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A consistent finite-strain plate model for wrinkling of stretched anisotropic hyperelastic films

Fan Xu's picture

Stretch-induced wrinkles usually occur in a thin, clamped-clamped, hyperelastic film and eventually disappear upon excess stretching, with wrinkling direction being perpendicular to the stretching direction within isotropic elasticity framework. Here, we consider in-plane anisotropy induced by infilling fibers in thin films, which significantly affects the orientation and amplitude of wrinkles. To precisely predict the isola-center bifurcation ("birth" and "death" of wrinkles) and to capture wrinkling morphology evolution under large in-plane anisotropic deformations, we develop a consistent finite-strain plate model by accounting for anisotropic hyperelastic constitutive laws. Advantages of this plate model lie in its asymptotic consistency with the 3D field equations and its applicability to large deformations. A new type of rotational symmetric boundary conditions is proposed to reduce the computational cost and to achieve robust convergence. We reveal that the fiber orientation plays a critical role in the wrinkling and restabilization behavior of stretched films. The fibers parallel or perpendicular to the stretching direction can resist the appearance of wrinkles, while the oblique fiber orientation (15o~75o) can advance wrinkle formation. Besides, oblique wrinkling patterns can be regulated by fiber/matrix shear modulus ratio, and we draw phase diagrams on stability boundary to demonstrate the interactive parametric effects. Our results could provide quantitative guidance to design wrinkle-tunable surfaces for fiber-composite or biomimetic films.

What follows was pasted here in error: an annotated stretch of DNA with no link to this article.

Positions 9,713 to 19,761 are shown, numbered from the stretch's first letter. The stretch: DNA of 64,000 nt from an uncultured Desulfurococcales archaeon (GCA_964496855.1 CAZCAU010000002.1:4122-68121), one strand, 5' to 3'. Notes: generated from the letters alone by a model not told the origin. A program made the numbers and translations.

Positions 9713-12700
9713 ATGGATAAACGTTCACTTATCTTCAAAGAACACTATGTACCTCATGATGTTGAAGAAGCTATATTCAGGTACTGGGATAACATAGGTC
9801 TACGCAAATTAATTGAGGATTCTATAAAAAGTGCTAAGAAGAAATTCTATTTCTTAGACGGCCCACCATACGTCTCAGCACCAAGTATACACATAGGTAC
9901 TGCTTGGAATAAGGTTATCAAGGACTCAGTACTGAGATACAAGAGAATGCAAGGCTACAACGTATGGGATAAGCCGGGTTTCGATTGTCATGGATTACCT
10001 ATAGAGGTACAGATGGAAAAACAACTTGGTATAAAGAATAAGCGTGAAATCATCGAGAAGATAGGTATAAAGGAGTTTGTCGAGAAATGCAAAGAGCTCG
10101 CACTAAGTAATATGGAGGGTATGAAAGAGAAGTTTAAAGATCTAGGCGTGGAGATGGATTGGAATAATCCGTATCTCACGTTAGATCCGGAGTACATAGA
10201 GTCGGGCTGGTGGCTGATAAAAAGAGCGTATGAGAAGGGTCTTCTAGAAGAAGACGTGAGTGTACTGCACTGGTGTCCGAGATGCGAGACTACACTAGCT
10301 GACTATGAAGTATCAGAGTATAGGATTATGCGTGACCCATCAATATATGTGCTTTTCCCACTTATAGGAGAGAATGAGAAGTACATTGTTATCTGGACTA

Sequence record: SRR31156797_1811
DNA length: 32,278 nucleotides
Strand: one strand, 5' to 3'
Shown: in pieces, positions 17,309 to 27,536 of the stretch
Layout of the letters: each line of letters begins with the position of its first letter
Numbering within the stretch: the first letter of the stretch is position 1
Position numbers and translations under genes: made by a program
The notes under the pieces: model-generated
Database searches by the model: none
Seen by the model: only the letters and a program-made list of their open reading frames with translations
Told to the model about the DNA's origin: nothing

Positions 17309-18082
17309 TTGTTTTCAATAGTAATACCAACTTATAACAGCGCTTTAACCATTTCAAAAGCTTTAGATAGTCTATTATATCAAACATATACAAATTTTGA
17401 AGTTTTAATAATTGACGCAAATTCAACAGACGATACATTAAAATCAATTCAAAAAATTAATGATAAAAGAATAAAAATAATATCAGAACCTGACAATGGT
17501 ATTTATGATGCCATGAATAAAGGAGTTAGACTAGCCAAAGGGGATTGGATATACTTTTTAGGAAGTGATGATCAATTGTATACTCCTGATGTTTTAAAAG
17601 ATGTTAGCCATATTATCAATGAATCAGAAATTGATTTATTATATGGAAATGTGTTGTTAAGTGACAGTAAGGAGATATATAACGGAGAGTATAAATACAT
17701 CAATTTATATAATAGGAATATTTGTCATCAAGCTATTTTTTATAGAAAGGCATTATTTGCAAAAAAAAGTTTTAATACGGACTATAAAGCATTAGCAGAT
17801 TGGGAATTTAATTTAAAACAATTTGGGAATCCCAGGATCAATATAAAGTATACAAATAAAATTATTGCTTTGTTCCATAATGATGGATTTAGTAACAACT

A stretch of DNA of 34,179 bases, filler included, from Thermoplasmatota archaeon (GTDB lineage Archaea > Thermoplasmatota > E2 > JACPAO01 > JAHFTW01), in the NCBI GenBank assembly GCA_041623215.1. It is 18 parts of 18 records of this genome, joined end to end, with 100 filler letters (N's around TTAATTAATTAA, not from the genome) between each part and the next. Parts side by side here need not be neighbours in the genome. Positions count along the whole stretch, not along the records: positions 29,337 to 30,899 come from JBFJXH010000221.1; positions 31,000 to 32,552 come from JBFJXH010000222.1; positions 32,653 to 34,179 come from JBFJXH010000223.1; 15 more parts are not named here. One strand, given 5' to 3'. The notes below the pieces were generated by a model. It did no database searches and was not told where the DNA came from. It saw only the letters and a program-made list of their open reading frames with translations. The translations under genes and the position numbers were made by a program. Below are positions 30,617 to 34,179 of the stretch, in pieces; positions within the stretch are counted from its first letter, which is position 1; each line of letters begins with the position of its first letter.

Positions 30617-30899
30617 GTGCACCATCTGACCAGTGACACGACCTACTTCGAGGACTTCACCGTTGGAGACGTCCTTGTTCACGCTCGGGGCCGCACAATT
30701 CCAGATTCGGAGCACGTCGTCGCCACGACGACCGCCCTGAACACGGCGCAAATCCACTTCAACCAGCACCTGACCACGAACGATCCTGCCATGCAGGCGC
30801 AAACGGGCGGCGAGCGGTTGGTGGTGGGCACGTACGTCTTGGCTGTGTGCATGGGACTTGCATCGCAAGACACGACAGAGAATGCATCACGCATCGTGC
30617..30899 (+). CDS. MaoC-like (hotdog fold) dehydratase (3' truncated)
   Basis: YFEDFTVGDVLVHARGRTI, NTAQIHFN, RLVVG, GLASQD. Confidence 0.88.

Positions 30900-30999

Thin-Walled Structures, 179, 109643, 2022.

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